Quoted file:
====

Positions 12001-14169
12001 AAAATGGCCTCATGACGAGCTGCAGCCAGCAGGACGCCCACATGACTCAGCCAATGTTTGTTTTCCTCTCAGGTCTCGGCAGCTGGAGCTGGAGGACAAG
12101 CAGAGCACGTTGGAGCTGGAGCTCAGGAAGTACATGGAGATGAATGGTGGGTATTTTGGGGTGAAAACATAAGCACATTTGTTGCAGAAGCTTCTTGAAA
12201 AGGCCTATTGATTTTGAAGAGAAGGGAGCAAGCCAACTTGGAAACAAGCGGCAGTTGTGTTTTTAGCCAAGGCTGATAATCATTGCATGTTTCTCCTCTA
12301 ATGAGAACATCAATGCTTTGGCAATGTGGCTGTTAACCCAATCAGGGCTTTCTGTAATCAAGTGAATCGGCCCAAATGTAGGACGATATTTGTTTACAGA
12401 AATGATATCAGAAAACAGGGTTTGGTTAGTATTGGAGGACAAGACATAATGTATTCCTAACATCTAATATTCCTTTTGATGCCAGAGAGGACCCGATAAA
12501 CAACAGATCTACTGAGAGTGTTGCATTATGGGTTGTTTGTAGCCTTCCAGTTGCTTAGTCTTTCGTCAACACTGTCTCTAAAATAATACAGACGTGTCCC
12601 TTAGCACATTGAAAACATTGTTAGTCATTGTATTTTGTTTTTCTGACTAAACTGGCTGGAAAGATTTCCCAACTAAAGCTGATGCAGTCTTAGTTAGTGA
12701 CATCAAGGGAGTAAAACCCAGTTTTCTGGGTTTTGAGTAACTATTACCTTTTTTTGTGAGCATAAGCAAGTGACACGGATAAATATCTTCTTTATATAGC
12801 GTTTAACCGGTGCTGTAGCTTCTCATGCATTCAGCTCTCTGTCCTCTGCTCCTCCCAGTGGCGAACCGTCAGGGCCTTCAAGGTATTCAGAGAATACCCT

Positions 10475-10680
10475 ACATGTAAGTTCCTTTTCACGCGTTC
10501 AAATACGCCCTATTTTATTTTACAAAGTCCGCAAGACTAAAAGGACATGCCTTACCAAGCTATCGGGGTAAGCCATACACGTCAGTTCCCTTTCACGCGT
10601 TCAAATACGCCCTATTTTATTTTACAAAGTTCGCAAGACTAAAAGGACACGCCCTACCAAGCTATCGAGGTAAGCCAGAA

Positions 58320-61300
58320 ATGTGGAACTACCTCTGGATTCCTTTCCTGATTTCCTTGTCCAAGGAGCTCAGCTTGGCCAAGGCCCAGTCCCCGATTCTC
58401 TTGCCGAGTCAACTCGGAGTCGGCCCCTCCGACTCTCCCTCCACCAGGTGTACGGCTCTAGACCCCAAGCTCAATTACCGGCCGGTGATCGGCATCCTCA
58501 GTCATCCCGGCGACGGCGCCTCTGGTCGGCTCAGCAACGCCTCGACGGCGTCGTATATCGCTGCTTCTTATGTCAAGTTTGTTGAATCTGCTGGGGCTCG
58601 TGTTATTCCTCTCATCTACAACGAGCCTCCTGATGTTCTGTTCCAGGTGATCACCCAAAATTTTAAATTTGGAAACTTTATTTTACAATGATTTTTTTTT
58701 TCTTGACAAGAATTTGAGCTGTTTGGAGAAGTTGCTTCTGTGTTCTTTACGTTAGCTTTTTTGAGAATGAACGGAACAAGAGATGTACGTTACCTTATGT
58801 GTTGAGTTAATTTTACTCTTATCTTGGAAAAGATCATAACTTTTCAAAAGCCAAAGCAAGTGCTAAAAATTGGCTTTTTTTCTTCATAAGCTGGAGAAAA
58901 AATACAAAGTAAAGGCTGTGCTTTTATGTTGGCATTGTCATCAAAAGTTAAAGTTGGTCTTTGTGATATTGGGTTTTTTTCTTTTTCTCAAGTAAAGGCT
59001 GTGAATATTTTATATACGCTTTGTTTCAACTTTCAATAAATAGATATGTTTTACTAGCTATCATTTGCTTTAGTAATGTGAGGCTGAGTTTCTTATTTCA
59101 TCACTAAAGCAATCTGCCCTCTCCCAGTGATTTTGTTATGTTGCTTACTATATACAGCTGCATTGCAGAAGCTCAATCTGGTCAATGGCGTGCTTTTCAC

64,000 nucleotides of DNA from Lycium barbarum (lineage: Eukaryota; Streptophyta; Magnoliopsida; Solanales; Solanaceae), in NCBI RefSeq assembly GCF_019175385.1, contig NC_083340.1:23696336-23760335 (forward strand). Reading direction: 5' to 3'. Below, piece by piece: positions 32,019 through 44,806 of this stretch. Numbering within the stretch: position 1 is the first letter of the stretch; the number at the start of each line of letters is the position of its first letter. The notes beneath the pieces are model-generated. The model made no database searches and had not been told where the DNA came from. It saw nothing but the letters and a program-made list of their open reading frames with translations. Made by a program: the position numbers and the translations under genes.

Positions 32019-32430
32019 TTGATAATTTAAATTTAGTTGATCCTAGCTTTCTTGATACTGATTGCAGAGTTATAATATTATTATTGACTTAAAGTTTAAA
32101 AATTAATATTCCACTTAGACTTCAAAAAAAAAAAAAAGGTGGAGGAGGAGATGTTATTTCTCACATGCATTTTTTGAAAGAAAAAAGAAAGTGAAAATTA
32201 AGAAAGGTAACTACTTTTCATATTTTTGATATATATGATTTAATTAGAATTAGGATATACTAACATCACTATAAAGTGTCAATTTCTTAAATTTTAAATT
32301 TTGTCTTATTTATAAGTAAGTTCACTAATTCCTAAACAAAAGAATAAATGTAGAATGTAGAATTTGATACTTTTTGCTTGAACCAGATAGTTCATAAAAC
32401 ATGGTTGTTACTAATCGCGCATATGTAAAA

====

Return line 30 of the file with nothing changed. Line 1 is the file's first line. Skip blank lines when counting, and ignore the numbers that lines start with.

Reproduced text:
32301 TTGTCTTATTTATAAGTAAGTTCACTAATTCCTAAACAAAAGAATAAATGTAGAATGTAGAATTTGATACTTTTTGCTTGAACCAGATAGTTCATAAAAC